188 Addison to Chifley

Cablegram D1444 LONDON, 14 August 1945, 5 p.m.

TOP SECRET AND PERSONAL MOST IMMEDIATE

My telegram 13th August, D.1443, Japan-Draft Act of Surrender. [1]

His Majesty's United Kingdom Minister Washington reports that coinciding with the receipt on 13th August of telegram containing our C.O.S. amendments the State Department informed him that the United States Government had now completed the Draft Act of Surrender, in preparing which they had benefitted from the timely delivery of our tentative Draft.

2. The State Department said however that the United States Government were not in a position to consult their Allies about the Act of Surrender. His Majesty's Minister pointed out that when communicating tentative Draft he had (in accordance with instructions repeated in my telegram 12th August D.1434 [2]) stressed the importance of His Majesty's Government in the United Kingdom having opportunity to consult His Majesty's Governments in the Dominions. His Majesty's Minister was then shown in strictest confidence (but not given) the United States Draft text of which is in my immediately following telegram. [3] The State Department explained that the reason why the United States Government were unwilling to enter into formal consultation with the United Kingdom Government was that they did not intend to invite comments of Soviet or Chinese Governments.

3. The State Department further explained that the reason why the United States Draft contained no provision corresponding to paragraph 5 of the United Kingdom Draft (my telegram 11th August D.1431 [4]) was that the United States Government thought it right not to diverge from the statement in their reply (my telegram 11th August D.1429 [5]) to the Japanese peace offer that all orders required to give effect to the surrender terms should issue from the Supreme Allied Commander. The United States Government considered that authority granted to the Supreme Commander under their Act of Surrender would suffice to ensure that all necessary subsidiary action was taken by the Japanese.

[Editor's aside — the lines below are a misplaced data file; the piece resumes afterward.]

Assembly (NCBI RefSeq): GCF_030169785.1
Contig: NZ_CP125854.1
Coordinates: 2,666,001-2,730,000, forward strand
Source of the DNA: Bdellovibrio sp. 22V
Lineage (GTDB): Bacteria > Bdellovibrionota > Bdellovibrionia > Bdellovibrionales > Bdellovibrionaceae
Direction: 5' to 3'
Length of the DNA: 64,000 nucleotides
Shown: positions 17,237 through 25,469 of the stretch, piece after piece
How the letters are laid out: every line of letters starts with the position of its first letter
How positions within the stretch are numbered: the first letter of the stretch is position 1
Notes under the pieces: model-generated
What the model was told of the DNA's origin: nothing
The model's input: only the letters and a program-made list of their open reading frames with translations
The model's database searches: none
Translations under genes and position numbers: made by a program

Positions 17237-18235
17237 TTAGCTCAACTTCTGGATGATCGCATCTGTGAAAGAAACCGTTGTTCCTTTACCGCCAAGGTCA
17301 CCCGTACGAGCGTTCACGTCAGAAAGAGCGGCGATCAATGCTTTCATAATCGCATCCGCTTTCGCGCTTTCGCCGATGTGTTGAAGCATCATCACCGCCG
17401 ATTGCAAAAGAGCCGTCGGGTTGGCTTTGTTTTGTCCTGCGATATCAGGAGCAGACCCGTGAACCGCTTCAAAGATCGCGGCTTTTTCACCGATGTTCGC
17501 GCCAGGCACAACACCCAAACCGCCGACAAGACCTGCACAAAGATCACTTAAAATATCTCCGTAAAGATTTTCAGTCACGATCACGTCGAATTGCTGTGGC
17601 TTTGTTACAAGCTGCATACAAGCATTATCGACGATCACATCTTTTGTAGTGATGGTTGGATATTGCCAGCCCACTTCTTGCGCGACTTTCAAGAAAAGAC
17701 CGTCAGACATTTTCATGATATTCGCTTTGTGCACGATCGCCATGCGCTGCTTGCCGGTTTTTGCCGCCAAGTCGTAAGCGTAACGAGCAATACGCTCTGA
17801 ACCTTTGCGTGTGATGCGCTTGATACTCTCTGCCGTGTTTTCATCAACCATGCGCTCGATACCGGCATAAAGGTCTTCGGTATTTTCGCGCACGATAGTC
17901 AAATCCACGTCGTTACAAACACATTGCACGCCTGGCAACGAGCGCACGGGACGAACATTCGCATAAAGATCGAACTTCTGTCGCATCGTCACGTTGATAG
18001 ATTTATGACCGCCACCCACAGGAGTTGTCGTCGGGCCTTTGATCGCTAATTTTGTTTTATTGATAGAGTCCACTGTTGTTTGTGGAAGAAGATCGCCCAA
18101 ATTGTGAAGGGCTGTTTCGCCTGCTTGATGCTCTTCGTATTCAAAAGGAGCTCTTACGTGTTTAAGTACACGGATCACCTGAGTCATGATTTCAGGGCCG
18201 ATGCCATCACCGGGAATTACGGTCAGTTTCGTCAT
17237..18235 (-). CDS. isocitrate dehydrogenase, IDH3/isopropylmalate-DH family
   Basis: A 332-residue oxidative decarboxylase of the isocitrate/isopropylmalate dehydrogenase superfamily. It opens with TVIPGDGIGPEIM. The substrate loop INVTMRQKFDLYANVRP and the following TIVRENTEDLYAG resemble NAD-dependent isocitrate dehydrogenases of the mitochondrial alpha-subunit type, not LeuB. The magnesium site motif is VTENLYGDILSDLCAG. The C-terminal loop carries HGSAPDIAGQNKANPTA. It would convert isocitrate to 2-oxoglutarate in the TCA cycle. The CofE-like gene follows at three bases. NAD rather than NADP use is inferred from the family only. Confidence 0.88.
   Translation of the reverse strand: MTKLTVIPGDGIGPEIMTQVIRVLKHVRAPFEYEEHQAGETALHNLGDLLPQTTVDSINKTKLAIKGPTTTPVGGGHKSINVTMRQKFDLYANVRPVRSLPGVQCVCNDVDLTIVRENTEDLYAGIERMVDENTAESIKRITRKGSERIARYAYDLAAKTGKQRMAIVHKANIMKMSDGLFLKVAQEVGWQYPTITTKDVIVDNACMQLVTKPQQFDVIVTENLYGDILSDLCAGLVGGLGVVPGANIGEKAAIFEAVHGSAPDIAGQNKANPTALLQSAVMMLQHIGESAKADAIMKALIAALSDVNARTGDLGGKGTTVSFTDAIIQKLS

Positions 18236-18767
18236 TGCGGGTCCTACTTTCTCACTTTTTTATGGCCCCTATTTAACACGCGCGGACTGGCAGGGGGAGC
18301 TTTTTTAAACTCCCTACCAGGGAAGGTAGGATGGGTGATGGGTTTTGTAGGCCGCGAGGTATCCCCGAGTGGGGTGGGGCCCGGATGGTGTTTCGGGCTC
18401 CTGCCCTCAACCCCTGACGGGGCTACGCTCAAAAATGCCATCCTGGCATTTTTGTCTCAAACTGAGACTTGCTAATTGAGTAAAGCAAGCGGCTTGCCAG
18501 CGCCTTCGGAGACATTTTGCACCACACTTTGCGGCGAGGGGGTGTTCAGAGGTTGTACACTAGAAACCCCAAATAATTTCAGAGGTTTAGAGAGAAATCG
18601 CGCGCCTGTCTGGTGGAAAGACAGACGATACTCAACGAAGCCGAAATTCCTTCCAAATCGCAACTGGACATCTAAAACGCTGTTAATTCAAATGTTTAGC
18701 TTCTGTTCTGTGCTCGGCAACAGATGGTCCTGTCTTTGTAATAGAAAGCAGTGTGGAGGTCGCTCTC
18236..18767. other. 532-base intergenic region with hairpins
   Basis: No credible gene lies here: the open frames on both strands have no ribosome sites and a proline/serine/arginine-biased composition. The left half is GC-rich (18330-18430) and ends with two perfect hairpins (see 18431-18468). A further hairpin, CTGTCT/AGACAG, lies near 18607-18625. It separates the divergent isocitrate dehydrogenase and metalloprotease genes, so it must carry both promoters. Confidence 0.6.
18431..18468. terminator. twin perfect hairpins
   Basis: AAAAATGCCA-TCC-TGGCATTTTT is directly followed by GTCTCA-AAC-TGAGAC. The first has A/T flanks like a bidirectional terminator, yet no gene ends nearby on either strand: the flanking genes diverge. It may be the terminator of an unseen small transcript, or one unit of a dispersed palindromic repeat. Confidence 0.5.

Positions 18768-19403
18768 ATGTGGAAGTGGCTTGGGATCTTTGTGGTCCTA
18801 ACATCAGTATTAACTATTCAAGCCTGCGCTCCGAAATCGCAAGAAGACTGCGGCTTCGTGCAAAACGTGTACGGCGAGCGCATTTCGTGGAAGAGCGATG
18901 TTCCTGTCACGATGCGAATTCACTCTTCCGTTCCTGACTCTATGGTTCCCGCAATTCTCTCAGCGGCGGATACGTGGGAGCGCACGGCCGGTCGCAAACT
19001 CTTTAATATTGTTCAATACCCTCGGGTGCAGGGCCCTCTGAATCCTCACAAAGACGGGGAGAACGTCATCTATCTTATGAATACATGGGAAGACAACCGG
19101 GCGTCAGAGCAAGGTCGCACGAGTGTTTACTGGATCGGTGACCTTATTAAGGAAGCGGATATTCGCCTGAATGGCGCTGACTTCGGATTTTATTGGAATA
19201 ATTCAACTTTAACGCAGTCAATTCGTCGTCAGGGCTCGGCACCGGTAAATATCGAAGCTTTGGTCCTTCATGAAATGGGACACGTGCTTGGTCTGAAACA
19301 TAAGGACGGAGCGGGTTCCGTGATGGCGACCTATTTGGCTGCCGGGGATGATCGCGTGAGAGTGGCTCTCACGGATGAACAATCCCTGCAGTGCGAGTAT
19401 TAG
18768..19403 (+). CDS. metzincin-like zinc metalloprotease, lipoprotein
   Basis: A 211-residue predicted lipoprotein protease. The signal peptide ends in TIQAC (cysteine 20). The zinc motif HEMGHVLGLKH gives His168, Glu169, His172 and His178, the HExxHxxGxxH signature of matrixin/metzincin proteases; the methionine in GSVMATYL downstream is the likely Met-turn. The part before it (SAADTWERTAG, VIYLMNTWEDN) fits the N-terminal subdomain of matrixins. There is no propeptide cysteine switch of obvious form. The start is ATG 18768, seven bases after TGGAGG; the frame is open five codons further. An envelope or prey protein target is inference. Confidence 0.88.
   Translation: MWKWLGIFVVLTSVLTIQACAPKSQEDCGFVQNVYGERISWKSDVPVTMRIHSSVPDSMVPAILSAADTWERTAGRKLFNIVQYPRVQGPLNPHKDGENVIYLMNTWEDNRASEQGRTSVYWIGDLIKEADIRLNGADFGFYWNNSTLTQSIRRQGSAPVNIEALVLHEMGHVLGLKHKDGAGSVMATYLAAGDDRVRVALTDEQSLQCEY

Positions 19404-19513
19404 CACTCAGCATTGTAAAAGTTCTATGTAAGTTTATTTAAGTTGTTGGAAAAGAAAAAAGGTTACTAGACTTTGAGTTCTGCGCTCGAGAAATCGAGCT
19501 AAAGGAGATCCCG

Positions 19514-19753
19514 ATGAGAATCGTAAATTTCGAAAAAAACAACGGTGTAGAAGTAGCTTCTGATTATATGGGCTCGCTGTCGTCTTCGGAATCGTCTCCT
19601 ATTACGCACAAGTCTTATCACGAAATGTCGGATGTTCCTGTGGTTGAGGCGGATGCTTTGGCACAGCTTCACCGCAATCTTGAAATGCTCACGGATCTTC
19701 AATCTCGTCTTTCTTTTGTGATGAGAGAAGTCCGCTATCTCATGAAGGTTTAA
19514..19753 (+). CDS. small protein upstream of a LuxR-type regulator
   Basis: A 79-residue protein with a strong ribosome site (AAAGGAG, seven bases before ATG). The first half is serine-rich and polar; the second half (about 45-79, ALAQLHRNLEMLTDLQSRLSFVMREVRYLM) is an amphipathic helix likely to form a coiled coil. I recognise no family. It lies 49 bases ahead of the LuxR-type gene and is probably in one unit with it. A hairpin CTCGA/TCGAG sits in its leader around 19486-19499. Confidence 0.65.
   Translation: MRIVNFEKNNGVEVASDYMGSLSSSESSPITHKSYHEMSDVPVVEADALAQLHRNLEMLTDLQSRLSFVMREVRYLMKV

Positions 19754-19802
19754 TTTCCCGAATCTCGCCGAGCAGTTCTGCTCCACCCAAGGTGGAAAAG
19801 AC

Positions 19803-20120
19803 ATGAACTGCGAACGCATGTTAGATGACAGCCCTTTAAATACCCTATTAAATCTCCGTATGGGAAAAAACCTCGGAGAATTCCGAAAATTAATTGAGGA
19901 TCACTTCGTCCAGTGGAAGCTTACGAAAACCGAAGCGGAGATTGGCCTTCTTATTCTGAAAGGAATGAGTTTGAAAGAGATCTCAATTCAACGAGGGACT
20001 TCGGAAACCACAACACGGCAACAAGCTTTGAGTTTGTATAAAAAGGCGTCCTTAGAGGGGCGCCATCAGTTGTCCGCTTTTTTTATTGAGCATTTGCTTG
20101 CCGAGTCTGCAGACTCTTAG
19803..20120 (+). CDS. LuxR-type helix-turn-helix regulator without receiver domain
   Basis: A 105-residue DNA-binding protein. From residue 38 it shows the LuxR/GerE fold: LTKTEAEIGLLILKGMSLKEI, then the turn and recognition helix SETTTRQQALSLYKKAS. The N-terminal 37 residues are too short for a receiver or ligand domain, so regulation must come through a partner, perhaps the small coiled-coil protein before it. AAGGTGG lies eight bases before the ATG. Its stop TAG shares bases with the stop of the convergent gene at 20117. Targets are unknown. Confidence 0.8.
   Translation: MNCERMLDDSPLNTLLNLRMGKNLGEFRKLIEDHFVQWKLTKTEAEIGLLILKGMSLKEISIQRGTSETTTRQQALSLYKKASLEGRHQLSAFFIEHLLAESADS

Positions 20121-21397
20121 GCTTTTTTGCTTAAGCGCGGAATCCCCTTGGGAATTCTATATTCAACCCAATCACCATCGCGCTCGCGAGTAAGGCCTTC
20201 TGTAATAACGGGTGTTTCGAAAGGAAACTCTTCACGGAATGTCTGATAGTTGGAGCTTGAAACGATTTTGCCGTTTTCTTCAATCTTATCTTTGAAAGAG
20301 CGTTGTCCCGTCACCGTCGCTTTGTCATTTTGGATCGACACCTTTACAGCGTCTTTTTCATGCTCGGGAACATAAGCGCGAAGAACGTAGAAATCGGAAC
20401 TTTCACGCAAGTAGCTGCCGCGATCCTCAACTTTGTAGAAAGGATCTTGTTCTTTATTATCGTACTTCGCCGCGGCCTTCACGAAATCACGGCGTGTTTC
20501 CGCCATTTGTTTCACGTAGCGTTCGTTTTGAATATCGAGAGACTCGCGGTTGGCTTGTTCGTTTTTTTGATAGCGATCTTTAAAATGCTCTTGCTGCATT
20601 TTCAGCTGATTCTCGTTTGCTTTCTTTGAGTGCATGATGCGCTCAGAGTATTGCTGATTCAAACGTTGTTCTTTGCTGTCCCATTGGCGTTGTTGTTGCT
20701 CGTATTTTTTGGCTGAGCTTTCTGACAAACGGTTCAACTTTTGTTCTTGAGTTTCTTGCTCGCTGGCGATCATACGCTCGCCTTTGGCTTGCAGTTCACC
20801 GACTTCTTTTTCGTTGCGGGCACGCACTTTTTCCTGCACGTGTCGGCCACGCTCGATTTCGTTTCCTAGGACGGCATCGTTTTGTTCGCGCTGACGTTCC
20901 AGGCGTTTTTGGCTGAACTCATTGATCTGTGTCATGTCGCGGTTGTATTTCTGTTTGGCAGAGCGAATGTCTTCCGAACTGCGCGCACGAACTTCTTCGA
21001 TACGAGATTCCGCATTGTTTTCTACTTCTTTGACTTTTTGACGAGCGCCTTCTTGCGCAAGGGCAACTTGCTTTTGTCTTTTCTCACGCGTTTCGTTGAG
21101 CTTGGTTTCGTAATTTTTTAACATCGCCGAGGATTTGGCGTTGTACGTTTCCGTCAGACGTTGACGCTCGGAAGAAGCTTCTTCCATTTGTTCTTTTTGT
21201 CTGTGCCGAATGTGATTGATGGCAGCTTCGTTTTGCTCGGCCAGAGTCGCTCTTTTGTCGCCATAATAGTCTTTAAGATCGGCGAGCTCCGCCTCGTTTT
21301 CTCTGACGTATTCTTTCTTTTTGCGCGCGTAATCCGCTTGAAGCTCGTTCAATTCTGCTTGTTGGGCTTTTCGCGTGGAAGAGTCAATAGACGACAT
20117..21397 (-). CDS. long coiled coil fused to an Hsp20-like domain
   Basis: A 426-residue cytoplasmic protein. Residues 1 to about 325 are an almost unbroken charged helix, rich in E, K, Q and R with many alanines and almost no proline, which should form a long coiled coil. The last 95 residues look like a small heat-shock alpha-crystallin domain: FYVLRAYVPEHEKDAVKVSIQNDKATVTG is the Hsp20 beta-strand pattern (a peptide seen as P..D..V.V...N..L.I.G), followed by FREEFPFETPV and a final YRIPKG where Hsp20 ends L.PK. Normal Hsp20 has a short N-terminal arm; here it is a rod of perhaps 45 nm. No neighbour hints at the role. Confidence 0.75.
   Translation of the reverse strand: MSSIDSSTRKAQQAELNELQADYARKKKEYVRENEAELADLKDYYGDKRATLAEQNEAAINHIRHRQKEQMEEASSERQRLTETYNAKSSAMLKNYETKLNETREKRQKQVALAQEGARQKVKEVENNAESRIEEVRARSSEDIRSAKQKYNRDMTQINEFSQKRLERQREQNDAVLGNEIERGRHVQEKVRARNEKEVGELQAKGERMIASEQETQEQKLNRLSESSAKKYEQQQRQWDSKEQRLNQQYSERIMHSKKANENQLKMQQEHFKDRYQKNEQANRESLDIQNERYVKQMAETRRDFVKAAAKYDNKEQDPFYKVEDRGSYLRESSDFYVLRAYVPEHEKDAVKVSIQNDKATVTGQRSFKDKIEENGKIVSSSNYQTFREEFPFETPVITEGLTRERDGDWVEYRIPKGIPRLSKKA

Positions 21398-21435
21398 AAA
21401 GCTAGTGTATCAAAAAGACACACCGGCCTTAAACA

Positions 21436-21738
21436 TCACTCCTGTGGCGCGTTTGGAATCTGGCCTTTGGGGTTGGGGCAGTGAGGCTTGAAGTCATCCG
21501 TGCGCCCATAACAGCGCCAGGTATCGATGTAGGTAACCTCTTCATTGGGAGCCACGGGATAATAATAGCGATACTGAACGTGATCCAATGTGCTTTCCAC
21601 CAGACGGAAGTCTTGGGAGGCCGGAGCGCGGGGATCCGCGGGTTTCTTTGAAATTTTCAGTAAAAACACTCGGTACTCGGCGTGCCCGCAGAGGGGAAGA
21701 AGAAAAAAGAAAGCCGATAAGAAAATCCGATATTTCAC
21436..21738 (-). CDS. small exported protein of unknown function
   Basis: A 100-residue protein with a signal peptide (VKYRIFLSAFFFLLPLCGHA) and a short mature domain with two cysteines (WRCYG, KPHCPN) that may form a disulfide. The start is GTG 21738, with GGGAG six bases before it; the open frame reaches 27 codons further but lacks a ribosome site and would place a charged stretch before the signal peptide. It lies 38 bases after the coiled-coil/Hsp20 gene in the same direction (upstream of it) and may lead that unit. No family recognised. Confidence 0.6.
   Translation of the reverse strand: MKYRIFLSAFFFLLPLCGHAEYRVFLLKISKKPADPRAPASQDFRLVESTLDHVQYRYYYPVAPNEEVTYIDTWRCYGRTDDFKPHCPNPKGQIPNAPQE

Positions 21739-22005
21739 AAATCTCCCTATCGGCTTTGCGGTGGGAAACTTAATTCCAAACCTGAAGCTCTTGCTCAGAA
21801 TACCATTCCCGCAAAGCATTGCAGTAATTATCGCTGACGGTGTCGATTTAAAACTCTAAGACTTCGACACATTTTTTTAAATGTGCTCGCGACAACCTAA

4. The State Department while adhering to the line that they could not discuss the terms of their Draft or even communicate it officially to us undertook to impart to the United States authorities concerned suggestions in my telegram D.1443 and any supplementary suggestions we might later wish to make. They implied however that it was too late to incorporate amendments.

5. We are urgently examining the United States Draft.

6. As the United States Draft was shown on a strictly personal and confidential basis special secrecy attaches to information in this telegram and to the terms of the United States Draft and it is most important that both should be treated with the utmost discretion.

1 On file AA : A1066, P45/10/1/3, ii. The copy is in fact dated 14 August. It set out amendments to the Draft Act of Surrender suggested by the U.K. Chiefs of Staff.

2 On the file cited in note 1.

3 Document 189.

4 Actually dated 12 August. On file AA : A1066, P45/10/1/2.

Paragraph 5 read: 'The Imperial Japanese Government and the Japanese Imperial General Headquarters undertake to fulfill without question any other terms of whatever kind which the Allies may decide to impose upon Japan.' 5 Document 179.

[AA : A1066, P45/10/1/3, ii]